#4. This film centers on a fugitive couple's "around the globe trek" to escape the authorities and discover whether they can even trust themselves. This Tom Cruise and Cameron Diaz action comedy is a positive career choice for both, and it might be enough to boost the Scientology fanatic's career. Shrek Forever After, May 21

#3. Billed as the last in-

stallment in the blockbuster fairytale series, "Shrek Forever After" takes one last turn down fairytale lane with Shrek (Mike Myers) making a faulty deal with Rumpelstiltskin. After being sent to an alternate reality, Shrek must reunite his friends to stop Rumpelstiltskin from taking over Far Far Away forever. This flick seems to be the most energetic since the first and will undoubtedly end the series with a bang.

The Expendables, August 13

#2. This film gives "The ATeam's" bad-assery a run for its money. Sylvester Stallone, Jason Statham, Bruce Willis and Mickey Rourke portray a group of mercenaries sent to South America to overthrow a dictator. The cast appears to fit the roles perfectly and the action shots could be unparalleled to anything else released this year.

Inception, July 16

#1. Now for the movie that could define 2010. Director Christopher Nolan ("The Dark Knight") gives us "Inception," a psychological thriller like no other. The idea of inception, or infiltrating the mind through dream invasion to steal ideas, invades during the mind's most vulnerable state. Cobb (Leonardo DiCaprio) is an expert at inception, but his expertise has cost him everything. In order to get his life back, he needs to do one last inception: instead of stealing an idea, he needs to plant one. The film screams blockbuster, and if "The Dark Knight" was any indication of the ability of Nolan as a director, then look forward to this movie shooting through the box office roof.

Semester in Review TOP 10 ALBUMS OF 2010 One of our resident music journalists, Stephen Foster, gives us his take on the best albums of Spring 2010: STEPHEN FOSTER

scope of sounds to chew on in "There Is Love In You."

One more week of grueling fervor and then it’s over! Summer is near, and it’s looking to be a fruitful three months for new music releases.

MGMT "Congratulations"


This summer we’ll be getting albums from Band of Horses, LCD Soundsystem, The Black Keys, Keller Williams, Beach Fossils, Jack Johnson, Grace Potter, and Miley Cyrus, to name a few. In the mean time, there’s plenty of great new tunes to keep you occupied. If you haven’t had the chance to keep up, that’s fine. We at the Arbiter have been keeping our eyes and ears open for the best new music so you don’t have to. Here’s a list of ten absolutely wonderfully fabulous albums from spring semester ’10. Four Tet "There Is Love In You"

“Death Rattles” are so beautiful it’d be a shame if you missed them.

mer bbq’s and keggers alike. Broken Bells –

the title track. Hearing Gruff Rhys and De La Soul trade verses on “Superfast Jellyfish” is reason alone to grab a copy.

Beach House – "Teen Dream"

The Besnard Lakes – "The Besnard Lakes Are The

Dr. Dog – "Shame Shame" Warning: This album does not contain club bangers! Where "Oracular Spectacular" featured finely layered production from Dave Fridmann, "Congratulations" is the album that MGMT wanted to make. Featuring psychedelic 60s pop and twelve minute long freak outs, this album’s a grower but with time, reveals its self to be one of the more fun releases of the year. Woods – "At Echo Lake"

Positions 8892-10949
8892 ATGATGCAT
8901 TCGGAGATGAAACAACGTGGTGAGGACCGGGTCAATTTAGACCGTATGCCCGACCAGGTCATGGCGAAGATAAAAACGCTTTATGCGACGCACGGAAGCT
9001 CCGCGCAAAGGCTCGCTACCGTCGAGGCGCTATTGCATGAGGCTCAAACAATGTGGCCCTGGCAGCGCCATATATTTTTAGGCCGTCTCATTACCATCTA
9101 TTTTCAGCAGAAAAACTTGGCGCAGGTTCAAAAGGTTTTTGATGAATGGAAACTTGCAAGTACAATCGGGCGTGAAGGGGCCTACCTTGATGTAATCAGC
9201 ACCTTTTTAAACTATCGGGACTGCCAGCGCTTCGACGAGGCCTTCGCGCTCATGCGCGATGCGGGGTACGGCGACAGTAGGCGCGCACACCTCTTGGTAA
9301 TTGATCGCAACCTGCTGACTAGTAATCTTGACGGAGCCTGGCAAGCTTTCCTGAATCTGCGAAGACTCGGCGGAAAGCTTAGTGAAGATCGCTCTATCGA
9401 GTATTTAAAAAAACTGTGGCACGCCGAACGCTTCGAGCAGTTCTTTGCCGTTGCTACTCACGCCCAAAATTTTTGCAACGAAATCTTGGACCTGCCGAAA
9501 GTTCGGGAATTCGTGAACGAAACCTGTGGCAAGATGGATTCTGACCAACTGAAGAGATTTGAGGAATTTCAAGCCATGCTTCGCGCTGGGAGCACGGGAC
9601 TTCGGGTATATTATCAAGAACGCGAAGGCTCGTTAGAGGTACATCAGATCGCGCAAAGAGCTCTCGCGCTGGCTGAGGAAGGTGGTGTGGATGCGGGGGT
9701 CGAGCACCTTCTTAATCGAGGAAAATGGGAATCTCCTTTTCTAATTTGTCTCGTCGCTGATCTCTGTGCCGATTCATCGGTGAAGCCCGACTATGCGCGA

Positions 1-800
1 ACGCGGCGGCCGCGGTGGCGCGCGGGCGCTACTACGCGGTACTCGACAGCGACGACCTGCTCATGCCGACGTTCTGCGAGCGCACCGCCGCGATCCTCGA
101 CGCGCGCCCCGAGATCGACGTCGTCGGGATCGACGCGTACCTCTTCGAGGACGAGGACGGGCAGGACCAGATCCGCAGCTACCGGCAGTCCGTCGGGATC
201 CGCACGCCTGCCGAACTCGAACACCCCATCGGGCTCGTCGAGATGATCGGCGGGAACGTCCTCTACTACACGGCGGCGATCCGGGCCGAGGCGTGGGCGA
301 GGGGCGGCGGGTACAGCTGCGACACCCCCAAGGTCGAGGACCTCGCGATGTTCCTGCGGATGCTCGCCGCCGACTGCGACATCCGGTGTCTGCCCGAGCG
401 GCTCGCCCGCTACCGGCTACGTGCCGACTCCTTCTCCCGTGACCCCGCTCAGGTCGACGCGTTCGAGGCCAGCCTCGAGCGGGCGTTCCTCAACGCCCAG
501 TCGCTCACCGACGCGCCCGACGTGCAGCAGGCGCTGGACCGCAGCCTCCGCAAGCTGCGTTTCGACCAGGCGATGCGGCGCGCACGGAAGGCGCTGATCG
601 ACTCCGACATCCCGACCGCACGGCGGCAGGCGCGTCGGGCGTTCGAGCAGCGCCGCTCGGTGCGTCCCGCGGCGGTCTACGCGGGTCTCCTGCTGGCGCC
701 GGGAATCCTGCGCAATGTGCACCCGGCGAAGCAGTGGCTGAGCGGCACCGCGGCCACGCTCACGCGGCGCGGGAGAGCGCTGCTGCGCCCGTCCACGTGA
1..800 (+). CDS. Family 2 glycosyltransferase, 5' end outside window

What’s a band to do after releasing two great albums at the apex of their career? Release another great album of course! And Dr. Dog did just that. Right when most bands decide their creative peak is over and duck out of the critically acclaimed club, Dr. Dog put out one of their most rocking and interesting albums to date.

"Broken Bells" James Mercer is kind of a dick. He fired his band mates in The Shins then went along and made another Shins album with Danger Mouse. Except they call themselves Broken Bells and they sound a tad different from The Shins. Anyhow, it’s tough to hold a grudge after listening to this swooney, reverbous collection of California-inspired tunes.

Vampire Weekend – "Contra"

"Roaring Night" This assemblage of 90s inspired rock songs travels across a range of valleys and structures to reveal one of the more rougher, but sleekly produced albums of the semester. Full of spacious guitar jams (including no less than two, two-part epics) and three part vocal harmonies, this album’s a must have for any record collection. Yeasayer – "Odd Blood"

Gorillaz – "Plastic Beach"

Kieran Hebden returned from his residency as DJ in London’s Plastic People to release one of his most mindbending albums yet. Peppered with the usual heavy beats and fractal glitches, Four Tet provides a kaleido-

wards are there, and in many cases, buried deep.

Albums this thoughtful and well crafted are hard to come by these days. "At Echo Lake" is easily at the top of this album pile. Adopting a low-fi recording process and middle of the forest vibe, songs like “Time Fading Lines” and

The preppy quartet surprised us with their sophmore release, proving they aren’t just the flavor of the week. This mesh of surfrock guitar solos, frantic synth beats, chugging power chords, head-bobbing disco, and African polyrhythm’s makes a fun album for sum-

Plastic Beach has everything anyone would expect in a Gorillaz album. Laid back breezy tunes, club hits, quirky instrumentals, and catchy rap gems. The album has cameos from a number of stars including Lou Reed, Mos Def, Snopp Dogg, and the minireunion of The Clash’s Mick Jones and Paul Simonon on

Laced with delicate rhythms and subtle melodies, "Teen Dream" is Beach House’s most substantive and expansive album yet. From the opening chorus of “Zebra” to the closing sway of “Take Care,” each song exudes imagination and transports the listener to a gentler, more naïve time.

Visit arbiteronline. com to read The Arbiter's interview with Lisa Kelly of Celtic Woman. While you are there, listen to an audio interview with Sugarcult!